It has now been more than 35 years since passage of the Section 2 results standard, and how that standard applies to vote denial claims (e.g., claims involving voter identification) remains extremely muddled. The Supreme Court has never ruled on a vote denial claim in the context of the Section 2 results standard, and lower courts have struggled to develop a workable framework. Yet it is now more imperative than ever to establish a workable framework because Section 2 vote denial claims have become more prevalent in the wake of the Court's 2013 ruling in Shelby County v. Holder. This Article proposes a judiciallyadministrable framework for applying the Section 2 results standard to claims of vote denial. In short, when applying Section 2 to such claims, a court should balance the government interest in the election law against the harm to minority voters. If the government interest outweighs the harm, the law should be upheld; however, if the harm outweighs the government interest, the law should be struck down. Importantly, when doing so, courts should generally only accept two justifications from the government-increasing the number of ballots cast and increasing the accuracy of elections. On the flip side, when assessing harm to minority voters, courts should almost exclusively focus on actual disfranchisement of minority voters. In developing this framework, this Article discusses the history of the adoption of the Section 2 results standard and demonstrates how the above framework adequately represents the compromise forged by liberals and conservatives in adopting that standard. It also details why the framework represents something better than what currently exists and tackles potential objections to the proposal.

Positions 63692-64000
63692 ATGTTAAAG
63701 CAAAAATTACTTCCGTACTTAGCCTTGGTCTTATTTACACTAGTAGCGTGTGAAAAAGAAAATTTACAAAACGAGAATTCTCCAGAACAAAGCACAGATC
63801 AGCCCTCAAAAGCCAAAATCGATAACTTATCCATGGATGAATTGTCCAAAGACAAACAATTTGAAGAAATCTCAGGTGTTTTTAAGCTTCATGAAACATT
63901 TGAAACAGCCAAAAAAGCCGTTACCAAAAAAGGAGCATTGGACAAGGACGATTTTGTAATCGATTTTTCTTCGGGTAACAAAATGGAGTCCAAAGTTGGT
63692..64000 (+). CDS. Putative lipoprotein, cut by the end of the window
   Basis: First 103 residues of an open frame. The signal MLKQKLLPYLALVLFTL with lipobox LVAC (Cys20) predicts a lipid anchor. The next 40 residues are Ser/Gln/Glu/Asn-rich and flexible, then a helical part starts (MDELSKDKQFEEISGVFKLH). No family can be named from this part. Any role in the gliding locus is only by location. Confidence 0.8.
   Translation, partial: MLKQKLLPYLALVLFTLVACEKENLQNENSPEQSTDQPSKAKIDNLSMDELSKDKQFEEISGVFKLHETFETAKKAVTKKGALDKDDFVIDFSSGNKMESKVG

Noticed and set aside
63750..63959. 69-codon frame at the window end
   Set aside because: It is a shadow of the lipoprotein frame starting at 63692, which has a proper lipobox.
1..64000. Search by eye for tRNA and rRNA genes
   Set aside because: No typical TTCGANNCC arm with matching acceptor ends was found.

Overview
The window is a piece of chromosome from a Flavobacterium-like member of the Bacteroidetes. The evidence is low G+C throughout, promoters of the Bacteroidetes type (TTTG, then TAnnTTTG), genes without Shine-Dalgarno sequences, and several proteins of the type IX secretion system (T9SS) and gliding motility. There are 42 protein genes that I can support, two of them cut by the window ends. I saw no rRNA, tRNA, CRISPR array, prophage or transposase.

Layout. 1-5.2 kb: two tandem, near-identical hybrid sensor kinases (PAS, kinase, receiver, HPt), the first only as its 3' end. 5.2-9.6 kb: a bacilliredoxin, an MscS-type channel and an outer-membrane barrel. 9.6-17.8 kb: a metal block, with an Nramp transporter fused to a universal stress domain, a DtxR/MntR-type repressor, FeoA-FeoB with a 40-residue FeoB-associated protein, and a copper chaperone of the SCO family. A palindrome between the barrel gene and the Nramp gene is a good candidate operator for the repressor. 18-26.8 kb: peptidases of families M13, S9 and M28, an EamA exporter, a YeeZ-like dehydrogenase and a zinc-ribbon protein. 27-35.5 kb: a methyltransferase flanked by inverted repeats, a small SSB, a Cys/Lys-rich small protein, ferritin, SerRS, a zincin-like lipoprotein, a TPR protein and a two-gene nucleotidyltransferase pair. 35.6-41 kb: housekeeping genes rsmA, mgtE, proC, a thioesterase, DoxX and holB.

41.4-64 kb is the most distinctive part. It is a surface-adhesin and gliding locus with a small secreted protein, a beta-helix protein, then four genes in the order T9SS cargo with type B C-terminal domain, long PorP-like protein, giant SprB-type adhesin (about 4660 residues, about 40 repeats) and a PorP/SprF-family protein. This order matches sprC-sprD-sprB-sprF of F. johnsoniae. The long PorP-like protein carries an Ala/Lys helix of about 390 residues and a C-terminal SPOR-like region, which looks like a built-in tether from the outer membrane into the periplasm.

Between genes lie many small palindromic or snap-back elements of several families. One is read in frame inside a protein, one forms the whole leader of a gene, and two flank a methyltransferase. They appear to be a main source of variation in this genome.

Michael J. Pitts,
Rethinking Section 2 Vote Denial,
46 Fla. St. U. L. Rev.